Despite the uproar and teeth-gnashing among investment bankers, stock analysts, and corporate moguls, the everyday people that invest in Apple Inc. are not so worried about the health of Steve Jobs.
Media outlets from the Wall Street Journal to People Magazine have published breathless reports about Steve Jobs and his liver transplant. Investment strategists up to the level of Warren Buffet have waxed poetic about the importance of Steve Jobs and the duty of Apple to report on his health. There have been more news about sightings of Steve jobs than about sightings of Elvis. To look at these reports is to think that the Jobs health issue is a crisis of unprecedented importance at Apple and that the sky is falling.
One might fairly assume, then, that shares of Apple stock are sliding down a slippery slope, and that every piece of news about the health of the CEO is bringing the company closer to insolvency. If one thinks those things, one would be incredibly wrong. In the nearly six months since the initial controversy about Jobs’ health, including his taking of a six month leave of absence for health reasons, the price of a share of Apple stock have performed better than almost allÂ of their competitors, according to a Wall Street Journal story. In the few days since it was announced that Jobs had had a liver transplant, share prices have fallen less than one tenth of one percent.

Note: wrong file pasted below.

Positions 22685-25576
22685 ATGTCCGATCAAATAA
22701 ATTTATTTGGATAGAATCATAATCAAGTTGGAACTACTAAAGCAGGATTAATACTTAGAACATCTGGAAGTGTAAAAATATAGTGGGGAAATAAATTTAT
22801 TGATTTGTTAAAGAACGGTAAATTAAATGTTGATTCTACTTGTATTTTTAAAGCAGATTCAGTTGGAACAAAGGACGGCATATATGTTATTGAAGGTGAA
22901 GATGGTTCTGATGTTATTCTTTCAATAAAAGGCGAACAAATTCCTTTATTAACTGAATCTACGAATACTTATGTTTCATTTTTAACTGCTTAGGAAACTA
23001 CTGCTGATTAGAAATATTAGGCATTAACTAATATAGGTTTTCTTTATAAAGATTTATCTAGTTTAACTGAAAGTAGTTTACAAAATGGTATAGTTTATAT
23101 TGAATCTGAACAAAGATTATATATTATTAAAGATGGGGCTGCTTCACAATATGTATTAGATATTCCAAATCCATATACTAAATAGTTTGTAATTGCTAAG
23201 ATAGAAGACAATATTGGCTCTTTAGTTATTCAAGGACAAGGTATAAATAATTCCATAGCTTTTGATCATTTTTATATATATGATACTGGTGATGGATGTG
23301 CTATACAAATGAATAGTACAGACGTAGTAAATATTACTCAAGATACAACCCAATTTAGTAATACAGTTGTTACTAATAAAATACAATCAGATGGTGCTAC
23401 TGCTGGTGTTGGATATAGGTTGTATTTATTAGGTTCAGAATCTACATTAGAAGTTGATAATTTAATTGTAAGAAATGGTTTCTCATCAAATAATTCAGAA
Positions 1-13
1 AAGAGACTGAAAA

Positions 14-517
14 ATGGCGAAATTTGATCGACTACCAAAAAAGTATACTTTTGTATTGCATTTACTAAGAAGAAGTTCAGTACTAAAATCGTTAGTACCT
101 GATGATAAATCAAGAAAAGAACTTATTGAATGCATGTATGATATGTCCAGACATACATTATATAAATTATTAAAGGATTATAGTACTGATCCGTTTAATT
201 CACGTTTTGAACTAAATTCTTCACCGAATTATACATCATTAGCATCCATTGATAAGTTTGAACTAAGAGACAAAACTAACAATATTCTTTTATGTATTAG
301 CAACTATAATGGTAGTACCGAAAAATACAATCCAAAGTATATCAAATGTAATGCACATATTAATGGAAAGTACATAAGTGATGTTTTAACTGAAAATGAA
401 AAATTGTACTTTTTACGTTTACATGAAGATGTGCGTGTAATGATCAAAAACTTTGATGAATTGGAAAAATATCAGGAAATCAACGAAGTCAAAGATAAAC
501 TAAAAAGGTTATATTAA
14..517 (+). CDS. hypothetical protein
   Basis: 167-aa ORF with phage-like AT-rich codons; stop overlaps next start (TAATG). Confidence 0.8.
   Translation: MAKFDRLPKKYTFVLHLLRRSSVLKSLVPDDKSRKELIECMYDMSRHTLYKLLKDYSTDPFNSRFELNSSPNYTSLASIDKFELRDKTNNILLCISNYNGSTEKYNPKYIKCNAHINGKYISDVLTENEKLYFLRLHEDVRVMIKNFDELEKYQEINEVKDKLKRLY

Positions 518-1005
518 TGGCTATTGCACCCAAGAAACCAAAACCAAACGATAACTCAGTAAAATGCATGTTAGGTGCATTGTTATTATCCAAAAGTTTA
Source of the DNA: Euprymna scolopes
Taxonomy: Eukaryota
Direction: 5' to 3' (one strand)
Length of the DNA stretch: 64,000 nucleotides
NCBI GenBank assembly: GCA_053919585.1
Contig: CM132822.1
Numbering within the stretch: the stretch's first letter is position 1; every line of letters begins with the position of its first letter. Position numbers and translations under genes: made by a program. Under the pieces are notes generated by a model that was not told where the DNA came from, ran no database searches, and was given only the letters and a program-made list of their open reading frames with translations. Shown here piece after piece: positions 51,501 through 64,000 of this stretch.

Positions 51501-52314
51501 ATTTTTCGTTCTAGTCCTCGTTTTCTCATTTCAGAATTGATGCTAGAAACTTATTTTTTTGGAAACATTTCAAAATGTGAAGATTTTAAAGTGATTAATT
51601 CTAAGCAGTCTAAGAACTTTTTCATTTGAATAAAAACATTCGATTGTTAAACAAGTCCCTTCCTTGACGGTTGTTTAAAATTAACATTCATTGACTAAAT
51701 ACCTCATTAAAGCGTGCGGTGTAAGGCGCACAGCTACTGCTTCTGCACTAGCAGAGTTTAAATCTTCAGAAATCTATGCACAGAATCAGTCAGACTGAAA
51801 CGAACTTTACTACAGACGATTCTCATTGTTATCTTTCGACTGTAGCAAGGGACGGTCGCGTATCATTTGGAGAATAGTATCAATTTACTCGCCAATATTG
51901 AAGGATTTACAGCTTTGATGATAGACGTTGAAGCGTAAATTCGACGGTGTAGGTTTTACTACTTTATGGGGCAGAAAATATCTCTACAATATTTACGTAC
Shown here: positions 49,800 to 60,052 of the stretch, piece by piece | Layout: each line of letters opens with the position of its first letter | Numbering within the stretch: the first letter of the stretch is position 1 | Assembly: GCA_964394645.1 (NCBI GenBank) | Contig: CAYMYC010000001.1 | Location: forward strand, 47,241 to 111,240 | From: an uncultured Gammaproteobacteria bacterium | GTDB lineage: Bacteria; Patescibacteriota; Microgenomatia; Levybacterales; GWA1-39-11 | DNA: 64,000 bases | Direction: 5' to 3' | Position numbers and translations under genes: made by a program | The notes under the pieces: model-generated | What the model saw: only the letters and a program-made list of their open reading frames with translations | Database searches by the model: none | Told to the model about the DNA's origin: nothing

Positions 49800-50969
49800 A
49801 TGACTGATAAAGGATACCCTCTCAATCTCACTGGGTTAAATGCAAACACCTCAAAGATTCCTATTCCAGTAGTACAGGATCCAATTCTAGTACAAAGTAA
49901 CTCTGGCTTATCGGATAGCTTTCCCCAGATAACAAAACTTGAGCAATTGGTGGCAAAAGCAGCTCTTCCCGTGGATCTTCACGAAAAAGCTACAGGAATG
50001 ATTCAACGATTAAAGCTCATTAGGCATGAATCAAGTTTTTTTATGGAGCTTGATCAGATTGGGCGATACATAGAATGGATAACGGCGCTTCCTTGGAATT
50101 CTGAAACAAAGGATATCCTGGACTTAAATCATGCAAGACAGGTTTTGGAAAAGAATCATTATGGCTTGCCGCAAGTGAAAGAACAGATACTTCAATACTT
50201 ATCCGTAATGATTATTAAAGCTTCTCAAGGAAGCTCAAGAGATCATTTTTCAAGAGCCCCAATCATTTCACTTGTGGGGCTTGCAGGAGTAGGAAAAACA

In what may be a case of classic understatement, fund manager Hakim Kriout, a portfolio manager at Grigsby & Assoc. recently said, “When Steve Jobs became an issue, people wondered if it was going to slow down growth in earnings. We’re starting to see that’s not the case.”
Perhaps what we have been seeing is America’s obsession with the cult of personality leaking into the business world. Apple as a company has never been better. Thousands of people and an entire portfolio of products are performing to a very high level, defying a huge world-wide recession. Yet, one fellow within the scheme of Apple things is unwell, so the media goes wild.
It is fortunate that not everyone is as gullible, excitable, and prone to the worship of idols as the financial and technical media have been. If everyday people had been that panic stricken, Apple would currently be in bankruptcy. No one would be buying their products, there would be no revenue. There has always been more to Apple than Steve Jobs, even when the company only had two employees. He is a visionary. He does a good job, in the main. But the star is not the whole production. Rather, the production is a sum of its parts, of which one lone actor is just another cog in the story of success and failure.